- The PS said none of the students who didn’t get marks for university entry should feel they are failures.
- "We will ensure they are accommodated in our TVET colleges so that they get necessary skills to fit in the labour market," she said.
TVET colleges are ready to accommodate most students who failed to attain the KCSE qualification for university entry.
Principal Secretary for Technical, Vocational Education and Training Dr Esther Thaara Muoria has said the students should not be considered as failures.
“None of the students who didn’t get marks for university entry should feel they are failures. We will ensure they are accommodated in our TVET colleges so that they get necessary skills to fit in the labour market," she said.
The PS spoke in Eldoret where she presided over the opening of training on income generating activities for officers and TVET managers at the Rift Valley Technical Training Institute and the Eldoret National Polytechnic on Tuesday.
She was with the CEO of the Kenya School on TVET Dr Edwin Tarno, Principal of Eldoret Polytechnic Charles Koech and Principal of RVTTI Loice Yator.
More than 400,000 students got less than D+ in the recently released KCSE exam.
Muoria however said the willingness by the youth to be trained is the most important requirement than the marks they attained at lower levels.
The PS said she had already visited some of the colleges in the country which she found to be well equipped and with necessary capacity to offer quality training to youth.
“TVET institutions are the way to go because we want to have youth who are well trained with technical knowledge required in various fields, to help our country grow economically,” Muoria said.
She further, said the government will recruit 1,300 additional tutors for the TVETs in order to improve their training capacity.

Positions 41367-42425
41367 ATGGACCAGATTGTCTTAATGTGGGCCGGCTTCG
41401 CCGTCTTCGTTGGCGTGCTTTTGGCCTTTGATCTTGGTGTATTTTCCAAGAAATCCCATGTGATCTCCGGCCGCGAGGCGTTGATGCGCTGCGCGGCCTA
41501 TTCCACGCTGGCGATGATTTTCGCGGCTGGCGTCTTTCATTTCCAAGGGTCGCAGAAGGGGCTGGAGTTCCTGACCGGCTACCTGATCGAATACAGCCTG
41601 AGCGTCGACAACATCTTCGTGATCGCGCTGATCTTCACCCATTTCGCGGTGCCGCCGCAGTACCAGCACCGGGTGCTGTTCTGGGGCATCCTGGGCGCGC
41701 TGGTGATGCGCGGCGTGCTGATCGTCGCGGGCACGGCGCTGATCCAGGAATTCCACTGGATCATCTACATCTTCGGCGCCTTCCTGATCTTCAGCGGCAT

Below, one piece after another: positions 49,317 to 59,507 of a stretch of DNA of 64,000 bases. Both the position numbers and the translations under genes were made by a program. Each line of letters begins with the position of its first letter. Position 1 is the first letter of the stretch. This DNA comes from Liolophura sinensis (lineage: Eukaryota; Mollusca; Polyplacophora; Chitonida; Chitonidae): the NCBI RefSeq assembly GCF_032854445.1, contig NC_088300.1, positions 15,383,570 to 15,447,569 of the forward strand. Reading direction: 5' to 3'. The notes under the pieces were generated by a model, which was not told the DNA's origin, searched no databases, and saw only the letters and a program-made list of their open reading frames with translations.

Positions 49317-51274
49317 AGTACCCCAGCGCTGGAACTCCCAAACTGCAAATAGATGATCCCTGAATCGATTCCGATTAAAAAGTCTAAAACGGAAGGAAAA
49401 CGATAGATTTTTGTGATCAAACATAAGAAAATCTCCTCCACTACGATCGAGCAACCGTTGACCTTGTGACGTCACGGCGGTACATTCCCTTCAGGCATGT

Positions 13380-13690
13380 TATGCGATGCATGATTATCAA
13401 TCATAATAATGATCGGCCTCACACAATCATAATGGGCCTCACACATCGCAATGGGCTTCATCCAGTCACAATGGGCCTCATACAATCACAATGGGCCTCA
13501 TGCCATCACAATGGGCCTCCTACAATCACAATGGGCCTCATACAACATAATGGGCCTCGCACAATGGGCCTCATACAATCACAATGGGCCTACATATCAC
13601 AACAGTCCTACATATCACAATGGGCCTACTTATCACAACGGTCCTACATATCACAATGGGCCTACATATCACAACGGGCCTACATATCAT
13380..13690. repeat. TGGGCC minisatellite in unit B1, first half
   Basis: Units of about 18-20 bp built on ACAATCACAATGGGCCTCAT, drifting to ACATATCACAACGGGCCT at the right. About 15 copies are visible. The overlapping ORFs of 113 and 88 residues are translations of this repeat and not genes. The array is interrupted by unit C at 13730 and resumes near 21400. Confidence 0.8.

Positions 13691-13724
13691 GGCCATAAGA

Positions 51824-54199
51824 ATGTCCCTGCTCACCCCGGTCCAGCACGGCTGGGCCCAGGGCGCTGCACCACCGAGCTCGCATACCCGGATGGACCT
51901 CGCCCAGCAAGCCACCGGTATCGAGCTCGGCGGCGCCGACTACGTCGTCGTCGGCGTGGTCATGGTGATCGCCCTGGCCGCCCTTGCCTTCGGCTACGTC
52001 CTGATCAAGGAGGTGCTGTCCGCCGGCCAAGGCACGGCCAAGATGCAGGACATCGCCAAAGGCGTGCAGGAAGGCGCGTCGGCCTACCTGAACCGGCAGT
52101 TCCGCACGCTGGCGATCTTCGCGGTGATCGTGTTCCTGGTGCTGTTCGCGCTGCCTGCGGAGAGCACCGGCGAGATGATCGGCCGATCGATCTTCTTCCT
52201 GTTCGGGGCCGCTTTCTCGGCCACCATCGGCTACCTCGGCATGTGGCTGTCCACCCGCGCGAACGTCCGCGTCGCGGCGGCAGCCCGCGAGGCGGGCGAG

"The government is also training of more than 3,100 managers for the TVET colleges to enhance their managerial capacity," Muoria said.
The PS said although the TVET colleges face a shortage of trainers countrywide the government would gradually increase staffing as part of the plans to ensure quality training.
“We will soon advertise for recruitment of trainers in our TVET colleges and already the government has allowed us to bring on board about 1,300 of them as soon as possible,” she said.
Muoria said the TVET managers were being trained to improve on their managerial skills so that they help to lead training that will help youth take the county to the next level of development.
Dr Tarno said all managers at the TVET colleges including finance officers and departmental heads would go through the training to improve on their managerial skills.
“The training was informed by a research done by UNESCO and Kenya School on TVET, which established that there were many gaps in the capacity of the managers to effectively run the colleges," he said.
The CEO said they expect the training to have a positive impact on the operations and management of the colleges.
The PS further said the TVET colleges would also be used for income generating activities and centres of innovation.